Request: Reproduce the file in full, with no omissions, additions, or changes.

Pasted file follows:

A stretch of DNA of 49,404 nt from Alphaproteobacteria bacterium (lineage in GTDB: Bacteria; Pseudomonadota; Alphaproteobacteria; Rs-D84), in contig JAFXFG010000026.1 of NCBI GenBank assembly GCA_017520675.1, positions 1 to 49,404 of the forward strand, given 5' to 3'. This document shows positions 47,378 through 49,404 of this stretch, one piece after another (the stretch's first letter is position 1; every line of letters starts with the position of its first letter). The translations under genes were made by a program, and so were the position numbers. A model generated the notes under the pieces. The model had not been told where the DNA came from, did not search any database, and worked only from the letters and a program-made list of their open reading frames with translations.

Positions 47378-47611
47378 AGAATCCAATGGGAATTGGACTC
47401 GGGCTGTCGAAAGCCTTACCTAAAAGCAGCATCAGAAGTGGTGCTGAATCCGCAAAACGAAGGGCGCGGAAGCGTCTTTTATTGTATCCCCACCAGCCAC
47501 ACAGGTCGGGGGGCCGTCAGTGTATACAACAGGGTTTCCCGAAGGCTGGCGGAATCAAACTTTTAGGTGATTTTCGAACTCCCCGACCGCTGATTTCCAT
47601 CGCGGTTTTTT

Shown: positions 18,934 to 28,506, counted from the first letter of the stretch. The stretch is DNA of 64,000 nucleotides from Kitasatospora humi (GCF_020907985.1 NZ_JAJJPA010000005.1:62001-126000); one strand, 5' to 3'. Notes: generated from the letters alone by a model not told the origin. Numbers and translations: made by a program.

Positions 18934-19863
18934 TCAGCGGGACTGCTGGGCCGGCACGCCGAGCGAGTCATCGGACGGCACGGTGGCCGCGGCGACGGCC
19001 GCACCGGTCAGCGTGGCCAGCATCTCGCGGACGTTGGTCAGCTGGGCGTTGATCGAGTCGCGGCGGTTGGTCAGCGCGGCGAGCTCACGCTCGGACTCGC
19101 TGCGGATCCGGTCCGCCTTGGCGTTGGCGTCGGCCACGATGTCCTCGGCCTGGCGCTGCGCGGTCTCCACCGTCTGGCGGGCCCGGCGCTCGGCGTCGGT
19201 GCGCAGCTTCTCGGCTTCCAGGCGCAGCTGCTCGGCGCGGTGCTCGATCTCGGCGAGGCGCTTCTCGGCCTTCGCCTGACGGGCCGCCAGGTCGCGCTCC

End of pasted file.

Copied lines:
A stretch of DNA of 49,404 nt from Alphaproteobacteria bacterium (lineage in GTDB: Bacteria; Pseudomonadota; Alphaproteobacteria; Rs-D84), in contig JAFXFG010000026.1 of NCBI GenBank assembly GCA_017520675.1, positions 1 to 49,404 of the forward strand, given 5' to 3'. This document shows positions 47,378 through 49,404 of this stretch, one piece after another (the stretch's first letter is position 1; every line of letters starts with the position of its first letter). The translations under genes were made by a program, and so were the position numbers. A model generated the notes under the pieces. The model had not been told where the DNA came from, did not search any database, and worked only from the letters and a program-made list of their open reading frames with translations.

Positions 47378-47611
47378 AGAATCCAATGGGAATTGGACTC
47401 GGGCTGTCGAAAGCCTTACCTAAAAGCAGCATCAGAAGTGGTGCTGAATCCGCAAAACGAAGGGCGCGGAAGCGTCTTTTATTGTATCCCCACCAGCCAC
47501 ACAGGTCGGGGGGCCGTCAGTGTATACAACAGGGTTTCCCGAAGGCTGGCGGAATCAAACTTTTAGGTGATTTTCGAACTCCCCGACCGCTGATTTCCAT
47601 CGCGGTTTTTT

Shown: positions 18,934 to 28,506, counted from the first letter of the stretch. The stretch is DNA of 64,000 nucleotides from Kitasatospora humi (GCF_020907985.1 NZ_JAJJPA010000005.1:62001-126000); one strand, 5' to 3'. Notes: generated from the letters alone by a model not told the origin. Numbers and translations: made by a program.

Positions 18934-19863
18934 TCAGCGGGACTGCTGGGCCGGCACGCCGAGCGAGTCATCGGACGGCACGGTGGCCGCGGCGACGGCC
19001 GCACCGGTCAGCGTGGCCAGCATCTCGCGGACGTTGGTCAGCTGGGCGTTGATCGAGTCGCGGCGGTTGGTCAGCGCGGCGAGCTCACGCTCGGACTCGC
19101 TGCGGATCCGGTCCGCCTTGGCGTTGGCGTCGGCCACGATGTCCTCGGCCTGGCGCTGCGCGGTCTCCACCGTCTGGCGGGCCCGGCGCTCGGCGTCGGT
19201 GCGCAGCTTCTCGGCTTCCAGGCGCAGCTGCTCGGCGCGGTGCTCGATCTCGGCGAGGCGCTTCTCGGCCTTCGCCTGACGGGCCGCCAGGTCGCGCTCC